The Cardiac Muscle Society was established in the 1960’s to promote the interactions between basic and clinical cardiovascular investigators. Members meet annually, exchange their latest discoveries and exchange ideas on future cardiovascular research.
Dr. Bers is an internationally renowned leader in cardiovascular research, particularly molecular-cellular and animal studies aimed at understanding regulation of the normal heartbeat and how things go wrong in pathophysiological states like heart failure and arrhythmias.
For more information, please visit Bers Lab Site
As a physician-scientist, Dr. Tardiff’s work focuses on the mechanisms that underlie the development of the most common form of genetic cardiomyopathy,hypertrophic cardiomyopathy that has been linked to mutations in genes encoding proteins of the cardiac sarcomere.
For more information, please visit Tardiff Lab Site
Dr. Sadayappan’s research is driven by the desire to improve cardiac health with the long-range goal of preventing the development of heart failure that results from hypertrophic cardiomyopathy and coronary heart disease.
For more information, please visit Sadayappan Lab Site
Dr. Knollmann investigates the biology of cardiac arrhythmias. Using genetically-altered mice and human induced pluripotent stem cells as model systems, ongoing lab research examines several key pathways of arrhythmias and sudden death in humans. Ongoing clinical studies test new approaches toward preventing atrial fibrillation.
For more information, please visit Knollmann Lab Site
The research in the Houser laboratory is focused on those processes thatmaintain the electrical and contractile properties of the normal heart andthe defects in these processes that lead to electrical instability (arrhythmias and sudden death), poor cardiac pump performance and congestive heart failure).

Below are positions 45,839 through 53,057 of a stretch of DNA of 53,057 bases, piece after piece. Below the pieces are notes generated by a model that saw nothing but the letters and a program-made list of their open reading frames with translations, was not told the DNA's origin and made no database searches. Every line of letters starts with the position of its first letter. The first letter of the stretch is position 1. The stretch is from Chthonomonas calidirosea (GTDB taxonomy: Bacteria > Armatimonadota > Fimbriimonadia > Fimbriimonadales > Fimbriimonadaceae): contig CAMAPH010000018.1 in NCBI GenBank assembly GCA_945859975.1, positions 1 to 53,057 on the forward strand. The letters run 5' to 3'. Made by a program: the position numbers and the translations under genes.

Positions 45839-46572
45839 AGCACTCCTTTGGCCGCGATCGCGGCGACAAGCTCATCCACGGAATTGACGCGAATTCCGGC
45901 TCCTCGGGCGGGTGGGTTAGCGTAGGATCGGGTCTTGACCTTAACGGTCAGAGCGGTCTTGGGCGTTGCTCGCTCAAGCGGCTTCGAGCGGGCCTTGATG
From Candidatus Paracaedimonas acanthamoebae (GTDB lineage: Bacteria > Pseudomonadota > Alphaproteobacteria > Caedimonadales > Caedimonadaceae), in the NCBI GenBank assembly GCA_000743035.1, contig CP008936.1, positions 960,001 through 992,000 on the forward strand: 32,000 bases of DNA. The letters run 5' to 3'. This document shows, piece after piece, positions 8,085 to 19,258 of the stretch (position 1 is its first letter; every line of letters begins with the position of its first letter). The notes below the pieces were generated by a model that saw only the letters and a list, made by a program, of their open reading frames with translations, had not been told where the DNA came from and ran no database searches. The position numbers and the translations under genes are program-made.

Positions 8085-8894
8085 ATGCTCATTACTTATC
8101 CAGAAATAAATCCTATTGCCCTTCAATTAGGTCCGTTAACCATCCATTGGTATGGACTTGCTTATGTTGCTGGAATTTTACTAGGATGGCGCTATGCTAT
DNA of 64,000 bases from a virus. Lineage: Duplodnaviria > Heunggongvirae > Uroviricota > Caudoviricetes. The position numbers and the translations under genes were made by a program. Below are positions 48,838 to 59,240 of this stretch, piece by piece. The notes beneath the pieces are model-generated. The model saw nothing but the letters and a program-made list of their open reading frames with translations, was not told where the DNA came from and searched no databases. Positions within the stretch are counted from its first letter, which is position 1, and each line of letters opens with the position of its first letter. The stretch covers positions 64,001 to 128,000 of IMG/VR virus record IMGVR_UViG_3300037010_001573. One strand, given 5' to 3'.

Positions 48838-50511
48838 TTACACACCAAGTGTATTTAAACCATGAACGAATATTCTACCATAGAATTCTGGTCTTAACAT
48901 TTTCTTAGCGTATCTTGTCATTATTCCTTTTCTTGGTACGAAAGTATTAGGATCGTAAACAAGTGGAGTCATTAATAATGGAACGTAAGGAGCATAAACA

For more information, please visit Houser Lab Site.
Dr. Weiss’ research focuses on ion channel biophysics, cardiac electrophysiology, arrhythmias, and ischemia and mitochondrial biology. He leads an interdisciplinary group combining mathematical and experimental biology.
For more information, please visit Weiss Lab Site
Dr. Allen has been studying the protein-protein interactions in skeletal muscle excitation contraction coupling to discovery the function of RyR1, CaV1.1, Triadin, Calsequestrin, Junctin, CaVbeta1a and CaV alpha2 delta.
For more information, please visit Allen Lab Site
The current research areas of Dr. Marbán are using biologically based therapies for cardiac regeneration and biological pacemakers.
For more information, please visit Marbán Lab Site
Dr. Morad is an internationally recognized scientist in the field of cardiac electrophysiology and calcium signaling, specifically in the area of calcium-binding proteins.
For more information, please visit Morad Lab Site